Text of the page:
Author and screenwriter Anthony Horowitz is appearing at Ilkley Literature Festival next week. Chris Bond caught up with the former York University student.
THERE can be few writers as prolific, or successful for that matter, as Anthony Horowitz.
Since making his literary debut at the age of just 23, Horowitz has become one of the most sought-after names in the business, juggling teenage fiction with writing for TV, film and stage.
He’s the creator of Midsomer Murders and the Bafta-winning Foyle’s War, and also worked on ITV’s acclaimed Poirot. His novels include the bestselling Sherlock Holmes titles, The House Of Silk and Moriarty, and the Alex Rider series which became a publishing sensation. If that wasn’t enough he’s also the latest writer to take on the Ian Fleming mantle with his James Bond novel, Trigger Mortis.
He’s now written more than 40 books during a career spanning 36 years and his latest novel Magpie Murders, published yesterday, is a smart whodunit that doffs its cap to the classic cosy crime stories of the Agatha Christie era, while at the same time adding a dark contemporary twist.
“It’s the whodunit to end all whodunits,” he says. It’s a bold proclamation, but as someone well versed in the crime writing tradition Horowitz is well placed to make it.
His interest in crime fiction stretches back to his teenage years and he still finds it endlessly fascinating. “It grips people and there’s a unique relationship between author and reader. If you look at Arthur Conan Doyle he ended up hating Sherlock Holmes and killed him off only to bring him back because readers were so upset.”
Horowitz was hooked on stories from an early age and it became a way of coping with being at boarding school. “I was writing stories from the age of about 10. I loved the escapism that books and writing gave me,” he says. “My first great love as a 12 year-old boy was Tintin.”
He asked his father for a typewriter for his birthday but instead received a fountain pen (he still uses one to this day). But his father also introduced him to another famous fictional figure who Horowitz quickly came to idolise.
“He bought me a Sherlock Holmes book when I was 17 and in a funny way Sherlock Holmes and James Bond have guided me through my career, because the Alex Rider stories are straight out of James Bond,” he says.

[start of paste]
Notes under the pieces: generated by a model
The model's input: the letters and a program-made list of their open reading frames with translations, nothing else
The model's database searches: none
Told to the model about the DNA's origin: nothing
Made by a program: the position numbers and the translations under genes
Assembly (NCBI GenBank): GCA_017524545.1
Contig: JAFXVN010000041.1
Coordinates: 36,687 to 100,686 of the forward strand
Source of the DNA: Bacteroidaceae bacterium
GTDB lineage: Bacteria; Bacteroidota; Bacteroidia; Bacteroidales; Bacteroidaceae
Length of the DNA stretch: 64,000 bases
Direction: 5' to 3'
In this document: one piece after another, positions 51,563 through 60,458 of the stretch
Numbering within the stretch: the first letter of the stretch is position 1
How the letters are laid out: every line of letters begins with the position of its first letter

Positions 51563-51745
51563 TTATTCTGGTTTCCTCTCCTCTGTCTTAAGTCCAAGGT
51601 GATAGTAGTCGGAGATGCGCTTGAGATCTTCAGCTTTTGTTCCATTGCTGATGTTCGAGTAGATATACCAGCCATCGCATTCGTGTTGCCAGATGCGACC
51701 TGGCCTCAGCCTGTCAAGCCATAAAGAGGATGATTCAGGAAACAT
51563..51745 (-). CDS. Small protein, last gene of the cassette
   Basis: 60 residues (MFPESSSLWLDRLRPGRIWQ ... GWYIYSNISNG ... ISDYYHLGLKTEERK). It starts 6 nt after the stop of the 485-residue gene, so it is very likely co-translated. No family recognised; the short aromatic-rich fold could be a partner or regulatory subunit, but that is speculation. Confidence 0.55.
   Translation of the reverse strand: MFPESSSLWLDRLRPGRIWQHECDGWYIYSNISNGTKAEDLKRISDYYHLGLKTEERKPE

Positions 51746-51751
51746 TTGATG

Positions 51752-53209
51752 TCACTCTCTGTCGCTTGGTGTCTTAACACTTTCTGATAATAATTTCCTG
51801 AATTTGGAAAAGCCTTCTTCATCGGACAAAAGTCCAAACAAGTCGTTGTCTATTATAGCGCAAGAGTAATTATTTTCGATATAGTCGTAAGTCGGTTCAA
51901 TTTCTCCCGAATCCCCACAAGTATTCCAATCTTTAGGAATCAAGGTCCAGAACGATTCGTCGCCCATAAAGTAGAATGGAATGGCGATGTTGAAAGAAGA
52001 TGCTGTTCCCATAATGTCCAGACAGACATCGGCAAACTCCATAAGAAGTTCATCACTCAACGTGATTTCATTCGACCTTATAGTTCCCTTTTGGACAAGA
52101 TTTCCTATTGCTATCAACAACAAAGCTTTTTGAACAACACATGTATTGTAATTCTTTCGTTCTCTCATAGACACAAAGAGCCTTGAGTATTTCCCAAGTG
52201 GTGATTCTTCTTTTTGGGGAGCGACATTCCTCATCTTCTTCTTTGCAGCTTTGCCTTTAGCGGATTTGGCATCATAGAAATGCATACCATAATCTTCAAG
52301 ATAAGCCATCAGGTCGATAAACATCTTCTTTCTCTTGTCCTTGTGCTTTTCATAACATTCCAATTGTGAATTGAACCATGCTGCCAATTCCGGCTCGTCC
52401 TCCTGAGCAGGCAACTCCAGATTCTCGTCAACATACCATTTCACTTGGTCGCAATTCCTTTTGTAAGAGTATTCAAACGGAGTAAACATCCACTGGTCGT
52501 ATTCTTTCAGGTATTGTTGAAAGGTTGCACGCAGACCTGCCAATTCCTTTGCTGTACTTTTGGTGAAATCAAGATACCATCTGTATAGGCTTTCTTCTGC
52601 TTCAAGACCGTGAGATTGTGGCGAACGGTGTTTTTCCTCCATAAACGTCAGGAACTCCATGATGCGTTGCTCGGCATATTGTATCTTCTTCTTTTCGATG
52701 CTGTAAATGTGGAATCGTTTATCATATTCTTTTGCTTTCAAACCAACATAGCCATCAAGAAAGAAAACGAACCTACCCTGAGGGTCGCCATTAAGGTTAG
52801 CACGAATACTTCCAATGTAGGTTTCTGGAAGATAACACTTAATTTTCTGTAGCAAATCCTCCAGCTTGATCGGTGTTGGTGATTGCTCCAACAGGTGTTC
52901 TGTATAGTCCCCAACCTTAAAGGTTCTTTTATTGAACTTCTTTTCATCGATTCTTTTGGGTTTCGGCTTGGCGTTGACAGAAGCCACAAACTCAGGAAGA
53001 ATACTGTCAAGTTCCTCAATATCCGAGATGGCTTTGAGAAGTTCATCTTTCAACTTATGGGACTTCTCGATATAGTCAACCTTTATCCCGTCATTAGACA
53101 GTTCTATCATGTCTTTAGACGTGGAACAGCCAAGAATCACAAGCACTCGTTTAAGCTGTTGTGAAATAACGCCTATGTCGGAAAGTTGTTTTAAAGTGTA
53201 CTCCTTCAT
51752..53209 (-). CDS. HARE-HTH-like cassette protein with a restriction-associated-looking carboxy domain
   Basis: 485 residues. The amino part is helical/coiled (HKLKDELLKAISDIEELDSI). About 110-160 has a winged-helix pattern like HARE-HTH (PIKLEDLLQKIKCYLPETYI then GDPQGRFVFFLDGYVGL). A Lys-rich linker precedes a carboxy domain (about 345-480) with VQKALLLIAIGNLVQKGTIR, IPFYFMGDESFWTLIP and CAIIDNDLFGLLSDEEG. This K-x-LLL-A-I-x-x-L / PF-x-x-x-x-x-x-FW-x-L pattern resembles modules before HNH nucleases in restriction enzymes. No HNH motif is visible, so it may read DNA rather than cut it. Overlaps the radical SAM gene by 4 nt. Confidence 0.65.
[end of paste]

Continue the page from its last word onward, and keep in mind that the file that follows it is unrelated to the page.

Following his unhappy time at boarding school Horowitz went to study English and Art History at the University of York in 1974.
“I still visit the university and give talks to the students. I probably feel closer to the place now than I did when I was there 30 years ago.”
Horowitz received an Honorary Degree from the university six years ago, something he calls a “huge privilege”, and says the place is unrecognisable from his own student days.
“They still have the lake, the ducks and the central hall but there are so many new buildings. It’s got the best TV centre for students probably in the country and every time I go back I wish I was studying there now rather than back in the 1970s.”
He looks back fondly on his time there even if he didn’t scale the heights academically speaking (he left with a 2:2). “I didn’t work hard enough,” he admits, “though I did write plays and books,” he offers by way of consolation.
He believes university education in this country has changed as a result of the introduction of tuition fees, and not for the better. “There’s much more of a focus on jobs and careers now and I think you lose some of the experience of going to university because it should also be a time to explore things, to be creative and find out who you are.
“It’s a brief hiatus before the world of work takes over and that’s why I’m opposed to tuition fees,” he says. “I spent three years at university learning to become a writer and I owe it a great debt.”
Within a couple of years of graduating he’d had his first novel published, a children’s story called The Sinister Secret of Frederick K Bower.